Last month, Old South High wrote about a number of notable bills with local relevance being considered by the General Assembly in Richmond. Since then, some have been shot down, some still await committee hearings and one tenacious little bill (well, actually two companion bills in either house) actually seems to be going somewhere.
- The Industrial Hemp Farming Act has cleared committee and is well on its way to passage. If that happens, hemp research projects could begin soon in Virginia. If and when the federal government legalizes plain old hemp cash-cropping, this bill would also make that legal in Virginia. Two identical bills have advanced through both chambers of the General Assembly. In the House of Delegates, HB 1277 passed committee by a 17-5 vote with Del. Wilt voting in favor of it. The Senate version of the bill, SB 955, received the unanimous approval of the agriculture committee – including a Yes vote from Sen. Obenshain.
Still in Queue
- Del. Todd Gilbert (Woodstock) has an interesting bill, HB 2077, that would ban law enforcement agencies from acquiring drones without specific permission from the government, and would restrict said drones’ use afterwards. The bill is now before House Criminal Law Subcommittee.
- Also before that same subcommittee: a bill that would upgrade willful violation of the Virginia Freedom of Information Act (FOIA) from a civil violation to a criminal misdemeanor. This is good stuff. Go, little HB 2223, Go!
- Next, a few bills prompted by the proposed Dominion gas pipeline that might be built across Augusta County. SB 1169 would prevent Dominion surveyors from entering private property without landowner consent (as they’re currently empowered to do) unless the local board of supervisors says it’s OK. This bill, from Sen. Emmett Hanger, whose district includes about half of Rockingham County, awaits a hearing before the Senate Commerce and Labor committee.
- SB 1338, also from Sen. Hanger – which I haven’t written about before here because it wasn’t on my radar – would completely repeal the state law allowing public utility surveyors on private property without landowner consent. (Under other code sections, that could eventually happen if a utility, such as Dominion, was further along in the process of condemning property through eminent domain.)
- Finally, Sen. Hanger has SB 1166, which would require that if public utilities like Dominion use eminent domain to take land, any business related to that eminent domaining would be subject to the Freedom of Information Act.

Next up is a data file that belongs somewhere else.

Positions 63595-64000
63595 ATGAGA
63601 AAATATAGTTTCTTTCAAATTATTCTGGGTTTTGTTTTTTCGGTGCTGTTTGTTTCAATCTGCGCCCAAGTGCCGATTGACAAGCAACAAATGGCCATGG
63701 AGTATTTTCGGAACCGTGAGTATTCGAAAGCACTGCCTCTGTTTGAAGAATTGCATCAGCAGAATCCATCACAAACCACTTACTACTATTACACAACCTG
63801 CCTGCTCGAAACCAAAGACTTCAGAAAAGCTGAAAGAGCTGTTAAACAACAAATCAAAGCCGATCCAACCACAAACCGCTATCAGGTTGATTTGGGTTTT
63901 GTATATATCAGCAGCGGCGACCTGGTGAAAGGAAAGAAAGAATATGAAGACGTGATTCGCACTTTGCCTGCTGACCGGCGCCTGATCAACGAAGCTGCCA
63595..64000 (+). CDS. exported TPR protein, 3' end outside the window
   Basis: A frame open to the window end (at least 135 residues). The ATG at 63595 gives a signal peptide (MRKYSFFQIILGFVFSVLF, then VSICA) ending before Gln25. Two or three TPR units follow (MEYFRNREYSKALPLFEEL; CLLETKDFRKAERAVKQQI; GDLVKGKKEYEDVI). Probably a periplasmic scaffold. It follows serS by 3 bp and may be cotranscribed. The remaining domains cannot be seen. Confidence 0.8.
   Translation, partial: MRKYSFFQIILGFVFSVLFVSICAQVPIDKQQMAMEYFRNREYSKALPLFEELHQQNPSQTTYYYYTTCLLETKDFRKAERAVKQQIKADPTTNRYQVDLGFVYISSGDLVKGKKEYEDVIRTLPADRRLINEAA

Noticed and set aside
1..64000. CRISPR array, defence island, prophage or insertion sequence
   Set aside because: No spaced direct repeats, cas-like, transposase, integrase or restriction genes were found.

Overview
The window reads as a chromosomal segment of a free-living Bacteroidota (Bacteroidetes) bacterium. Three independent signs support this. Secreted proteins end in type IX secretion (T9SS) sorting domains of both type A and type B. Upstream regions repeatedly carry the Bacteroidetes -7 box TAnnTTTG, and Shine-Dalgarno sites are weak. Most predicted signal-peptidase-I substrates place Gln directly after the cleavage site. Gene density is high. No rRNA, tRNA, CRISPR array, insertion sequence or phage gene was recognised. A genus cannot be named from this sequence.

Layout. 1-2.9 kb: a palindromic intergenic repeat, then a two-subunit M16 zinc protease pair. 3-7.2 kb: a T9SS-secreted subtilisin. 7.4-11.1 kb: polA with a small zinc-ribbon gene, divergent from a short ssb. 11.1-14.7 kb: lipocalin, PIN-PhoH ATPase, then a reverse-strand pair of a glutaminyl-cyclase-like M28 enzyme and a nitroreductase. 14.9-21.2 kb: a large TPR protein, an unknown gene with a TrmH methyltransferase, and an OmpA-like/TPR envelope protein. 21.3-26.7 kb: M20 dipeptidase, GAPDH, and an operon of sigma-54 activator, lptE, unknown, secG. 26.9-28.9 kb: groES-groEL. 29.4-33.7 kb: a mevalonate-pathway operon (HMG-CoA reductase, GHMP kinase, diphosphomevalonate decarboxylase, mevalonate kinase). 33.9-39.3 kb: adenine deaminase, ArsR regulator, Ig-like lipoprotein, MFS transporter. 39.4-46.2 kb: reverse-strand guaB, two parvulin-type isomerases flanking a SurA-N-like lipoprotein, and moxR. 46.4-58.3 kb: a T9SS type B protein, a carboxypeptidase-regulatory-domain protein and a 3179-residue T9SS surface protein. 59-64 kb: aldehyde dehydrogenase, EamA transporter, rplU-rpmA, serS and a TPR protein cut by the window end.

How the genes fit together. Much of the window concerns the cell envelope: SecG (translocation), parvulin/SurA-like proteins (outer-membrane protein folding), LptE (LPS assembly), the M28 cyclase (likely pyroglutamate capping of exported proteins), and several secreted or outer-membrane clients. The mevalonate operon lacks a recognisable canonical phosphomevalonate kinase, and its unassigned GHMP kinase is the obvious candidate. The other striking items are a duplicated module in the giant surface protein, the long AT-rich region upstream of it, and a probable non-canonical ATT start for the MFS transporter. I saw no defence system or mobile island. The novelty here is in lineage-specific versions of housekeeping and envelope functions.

Better Luck Next Year
- HB 1696 was identical to Hanger’s FOIA bill for public utilities, offered by Del. Dickie Bell of Staunton. The House Committee on Commerce and Labor wasn’t sympathetic to the cause, however, and scuttled the bill by voice vote.
- SB 686 would have decriminalized misdemeanor possession of marijuana – a single charge that accounted for 3.5 percent of all criminal charges filed by the Harrisonburg Police in 2013. Would have, could have, should have: possession of a joint will remain a criminal act in Virginia after the Senate Courts of Justice committee gave it a thumbs-down by a 9-5 party-line vote. Sen. Obenshain joined the rest of the committee’s Republicans in voting to snuff out this bill.
- Harrisonburg has shockingly high rates of poverty and students who receive free & reduced school lunch. One great way to help out the working poor in this (and every) community would be to raise the minimum wage above the federal minimum of $7.25/hour – which allows a full-time worker to gross just $15,080 per year. HB 1654 would have bumped the state minimum wage up incrementally over the next few years, to $10.00/hour in 2017. But the House Committee on Commerce and Labor said no dice.
- Del. Marcus Simon tried to shoot the minimum wage moon with HB 1512, pushing the hourly minimum up to $15.15. But curiously, the House Committee on Commerce and Labor didn’t go for this either.
- SB 704 was a third minimum wage bill that would have allowed localities to enact modest minimum wage increases (up to $10.50/hour) if approved by voters. But the Senate Committee on Commerce and Labor wasn’t down, by an 11-4 margin, with Sen. Obenshain joining the majority to kill the bill.